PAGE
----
Last year our budget for education was the highest in history, the biggest increase in history—$13 billion in aid for children to become better educated. But still many American Indians or other minority groups or the poor are alienated within the classrooms. There are still segregated schools—more in the North, ironically, than in the South these days. And racial discrimination, protected by law in housing, is still a burden for those who suffer from discrimination to attempt to correct through a complicated and highly expensive legal system.
Our Nation is at peace. No American has lost a life in battle since I've been in the White House. But we still live in a world which perhaps more than any other time in history is spending more of its resources on militarism, on weaponry, and we still have not yet been successful in controlling the threat of the ultimate weapon—nuclear explosives.
This past year the world was shocked by witnessing the television series about the Holocaust. Many of us searched our souls, but the thread of anti-Semitism still hangs like a dark cloud in our world. Our Nation, so wealthy, still has a lower and lower standard of morality. Families are disintegrating, the institution of marriage is scorned and ridiculed by many, the unity of our Nation, threatened, as each person becomes more self-sufficient and more doubtful about the efficacy of institutions which we in the past have held so dear.
But our Nation, in spite of these threats or these faults or these opportunities, is still almost unique. We have some advantages. We are a nation of refugees. We are the mixing pot of the world. We understand diversity and how to live in harmony when we are different. And this ability to contemplate others' problems, others' attitudes, others' languages, others' heritage, is an advantage.
Not too long ago I was meeting with the Prime Minister of Japan. We were talking about refugees from Indochina. Our Nation, in the last 2 or 3 years, has accepted 190,000 refugees, and we're now processing 30,000 more—not enough. But I pointed out to Prime Minister Ohira that the Japanese have only received and processed three. And there was a general consensus around that table that the reason for that is that the Japanese are so homogeneous in their racial makeup, in an ancient island civilization, that there's an incapacity to receive aliens and to accommodate them successfully.
We still have a long way to go in our attitude toward the other nations, and we tend to adopt the ancient prejudice of the South by equating the faults or the sins of a few toward the many, and therefore rationalize a lack of action on our part to repair damage to the human spirit, to root out prejudice and bigotry and hatred and inequality.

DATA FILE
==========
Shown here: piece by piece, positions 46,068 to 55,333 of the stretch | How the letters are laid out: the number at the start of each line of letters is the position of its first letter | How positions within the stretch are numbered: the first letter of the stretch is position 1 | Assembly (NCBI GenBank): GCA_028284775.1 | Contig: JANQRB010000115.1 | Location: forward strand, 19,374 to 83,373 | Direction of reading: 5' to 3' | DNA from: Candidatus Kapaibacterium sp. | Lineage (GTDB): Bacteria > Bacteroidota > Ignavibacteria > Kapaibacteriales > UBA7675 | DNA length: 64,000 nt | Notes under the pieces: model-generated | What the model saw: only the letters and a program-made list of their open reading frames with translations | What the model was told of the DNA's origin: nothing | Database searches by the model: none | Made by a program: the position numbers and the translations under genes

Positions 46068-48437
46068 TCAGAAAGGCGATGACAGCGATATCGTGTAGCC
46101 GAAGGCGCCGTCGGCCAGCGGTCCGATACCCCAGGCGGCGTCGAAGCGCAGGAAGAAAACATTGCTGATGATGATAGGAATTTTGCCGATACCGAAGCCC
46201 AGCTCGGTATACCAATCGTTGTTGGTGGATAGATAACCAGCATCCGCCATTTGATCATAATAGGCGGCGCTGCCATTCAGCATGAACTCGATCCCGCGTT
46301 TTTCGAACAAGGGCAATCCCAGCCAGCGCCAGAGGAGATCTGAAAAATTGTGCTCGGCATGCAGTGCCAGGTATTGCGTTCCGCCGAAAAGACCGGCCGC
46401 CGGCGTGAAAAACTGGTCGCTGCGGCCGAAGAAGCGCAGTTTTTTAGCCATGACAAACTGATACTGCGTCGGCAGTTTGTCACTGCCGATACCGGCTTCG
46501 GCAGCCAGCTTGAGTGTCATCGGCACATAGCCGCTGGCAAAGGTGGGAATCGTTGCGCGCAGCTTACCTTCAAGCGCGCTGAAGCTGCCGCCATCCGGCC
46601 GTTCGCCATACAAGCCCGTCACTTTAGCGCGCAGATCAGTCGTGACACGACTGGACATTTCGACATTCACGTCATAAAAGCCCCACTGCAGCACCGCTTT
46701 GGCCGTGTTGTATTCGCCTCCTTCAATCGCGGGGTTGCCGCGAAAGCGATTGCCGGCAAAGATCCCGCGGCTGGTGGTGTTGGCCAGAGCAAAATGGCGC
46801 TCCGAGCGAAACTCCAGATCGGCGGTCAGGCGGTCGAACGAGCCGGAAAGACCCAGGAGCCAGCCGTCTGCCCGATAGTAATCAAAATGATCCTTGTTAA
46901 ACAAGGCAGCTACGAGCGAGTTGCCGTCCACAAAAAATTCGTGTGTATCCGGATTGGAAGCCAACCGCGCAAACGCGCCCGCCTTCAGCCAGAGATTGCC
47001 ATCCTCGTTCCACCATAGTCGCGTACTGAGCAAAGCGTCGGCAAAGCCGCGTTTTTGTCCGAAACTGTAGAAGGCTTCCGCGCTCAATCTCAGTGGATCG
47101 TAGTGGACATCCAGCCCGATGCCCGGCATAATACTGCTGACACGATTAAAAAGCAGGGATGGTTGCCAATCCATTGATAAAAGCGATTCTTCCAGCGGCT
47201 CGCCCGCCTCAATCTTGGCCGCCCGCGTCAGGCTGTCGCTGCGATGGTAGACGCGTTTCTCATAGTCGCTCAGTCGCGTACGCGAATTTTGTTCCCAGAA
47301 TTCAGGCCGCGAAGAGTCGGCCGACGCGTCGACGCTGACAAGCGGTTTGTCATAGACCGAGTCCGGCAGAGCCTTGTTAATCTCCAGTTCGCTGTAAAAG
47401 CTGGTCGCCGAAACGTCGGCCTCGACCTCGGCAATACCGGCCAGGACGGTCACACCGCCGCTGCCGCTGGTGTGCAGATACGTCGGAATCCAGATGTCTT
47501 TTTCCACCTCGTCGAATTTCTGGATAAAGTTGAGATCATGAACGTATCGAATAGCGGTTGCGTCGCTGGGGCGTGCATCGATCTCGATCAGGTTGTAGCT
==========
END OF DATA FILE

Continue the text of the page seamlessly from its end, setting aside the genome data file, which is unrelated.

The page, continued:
We look at Rhodesia, and we see the acronyms ZAPU and ZANU, and we think about leaders there who have associated with socialist countries, and we say, "Well, it must be all right not to pursue majority rule with aggression and determination and idealism and commitment. Apartheid may not be so bad, because look at the political philosophy of the leaders of the blacks who seek equality." The same thing applies as an attitude in the Middle East—and affects you and me.
The most difficult single issue in the Middle East concerns Palestinians. And because some Arabs, some Palestinians, are filled with hatred and commit themselves publicly to boycotts and to terrorism, there's an unwillingness to address the basic problem of the Palestinian refugee in an open and compassionate and concerned way.
But we are a people who search for answers in spite of difficulties and who, over a period of years—sometimes, unfortunately, generations—have always made progress.
Paul Tillich said the search for the truth about our relationship with God and our fellow men is religion. And when we lose that desire to search for this truth, we lose our very religion.
The United States—and its people—is a searching nation. We are a free nation, not afraid to face defects, not afraid to expose problems, not afraid to debate differences, not afraid to correct mistakes. We want our Nation to be unified, strong, free, peaceful, with equality for our people. We want our Government to achieve greatness, to realize its ultimate potential. And we know that for a society, or for a government, the highest potential it can reach is to achieve simple justice.
That's not quite high enough. It's not the ultimate, because a single human being close to God can achieve not only simple justice but love. And perhaps that's the reason why individual human beings like Martin Luther King, Jr., have been able to reach higher and set a higher standard and achieve more in social progress and social justice than has a government. And it imposes an obligation on all of us in this room—leaders, blessed, influential—to set our standards high.
It would be a terrible day for us to awake and find that our inflation problems had been cured, we had plenty of energy, our material needs were met, poverty was eliminated, that we had then a nation with no purpose, without hope, exhausted in our struggle for material things, with the best of the American dream abandoned. Where would be our victory? What would be the measurement of our achievement?
I'm very grateful that your own slogan for this banquet, or perhaps this year, is "The Unfinished Task." Achievements have been great, but we should not ignore the challenges which face us, which are still great. I have no doubt that we, in a spirit of love, can meet this challenge. Thank you.
Note: The President spoke at 9:28 p.m. in the International Ballroom at the Washington Hilton Hotel. Prior to his remarks, he received the Brotherhood Award of the National Conference of Christians and Jews.
Jimmy Carter, National Conference of Christians and Jews Remarks at the 30th Annual Brotherhood Citation Dinner. Online by Gerhard Peters and John T. Woolley, The American Presidency Project https://www.presidency.ucsb.edu/node/249675